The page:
Sleep Med. 2021 Mar 12;81:341-349. doi: 10.1016/j.sleep.2021.03.007. Online ahead of print.
OBJECTIVES: Black adults in the United States have shorter sleep durations and poorer sleep efficiency relative to White adults, yet reasons for these disparities are not well explicated. The objective of this study was to examine neighborhood safety in childhood as a mediator of subsequent racial disparities in sleep.
METHODS: Data were from Black and White young adults attending a large, predominantly White university in the Southeastern United States (N = 263; 52% Black, 53% female; Mean age = 19.21 years, SD = 1.01). Sleep parameters were assessed from eight nights of wrist actigraphy (time in bed, sleep duration, and efficiency) and an established self-report measure of daytime sleepiness. Residential histories from birth through age 18 were documented, and retrospective self-reports of neighborhood safety in childhood were assessed.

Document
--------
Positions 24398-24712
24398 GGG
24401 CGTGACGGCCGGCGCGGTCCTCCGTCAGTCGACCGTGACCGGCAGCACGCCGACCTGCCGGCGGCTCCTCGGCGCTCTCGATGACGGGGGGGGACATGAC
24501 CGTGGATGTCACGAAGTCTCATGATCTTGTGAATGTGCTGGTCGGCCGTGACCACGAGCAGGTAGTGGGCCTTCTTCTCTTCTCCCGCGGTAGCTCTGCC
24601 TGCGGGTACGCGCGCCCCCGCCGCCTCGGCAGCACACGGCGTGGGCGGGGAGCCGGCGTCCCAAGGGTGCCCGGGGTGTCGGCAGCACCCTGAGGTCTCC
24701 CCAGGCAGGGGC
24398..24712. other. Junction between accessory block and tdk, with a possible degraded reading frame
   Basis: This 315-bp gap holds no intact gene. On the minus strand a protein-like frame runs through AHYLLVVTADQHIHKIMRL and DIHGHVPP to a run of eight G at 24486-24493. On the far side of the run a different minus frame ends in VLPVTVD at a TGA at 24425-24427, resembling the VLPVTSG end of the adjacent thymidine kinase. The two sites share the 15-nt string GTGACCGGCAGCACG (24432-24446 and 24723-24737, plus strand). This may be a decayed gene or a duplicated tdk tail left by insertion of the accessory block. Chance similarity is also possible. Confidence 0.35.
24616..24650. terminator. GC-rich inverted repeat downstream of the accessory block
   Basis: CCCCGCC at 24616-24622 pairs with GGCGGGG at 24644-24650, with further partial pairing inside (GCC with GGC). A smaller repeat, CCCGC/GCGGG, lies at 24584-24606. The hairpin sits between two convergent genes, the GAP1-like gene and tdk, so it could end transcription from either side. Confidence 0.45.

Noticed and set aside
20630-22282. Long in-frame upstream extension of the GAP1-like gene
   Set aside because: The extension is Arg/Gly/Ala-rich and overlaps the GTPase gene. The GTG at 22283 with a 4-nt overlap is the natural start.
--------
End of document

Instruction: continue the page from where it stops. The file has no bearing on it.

RESULTS: Black participants had less time in bed (p < 0.001), shorter sleep duration (p < 0.001), poorer sleep efficiency (p < 0.001), and more daytime sleepiness (p = 0.009) than White participants. Neighborhood safety mediated race differences in time in bed (p = 0.028), sleep duration (p = 0.033), and daytime sleepiness (p = 0.048), but not sleep efficiency. Findings were substantively unchanged after adjustment for family socioeconomic status, BMI, and substance use.
CONCLUSIONS: Findings support the hypothesis that neighborhood safety in childhood may partially account for race differences in subsequent sleep duration and daytime sleepiness. Addressing racial inequities in childhood neighborhood safety may be an important step toward reducing racial disparities in sleep health.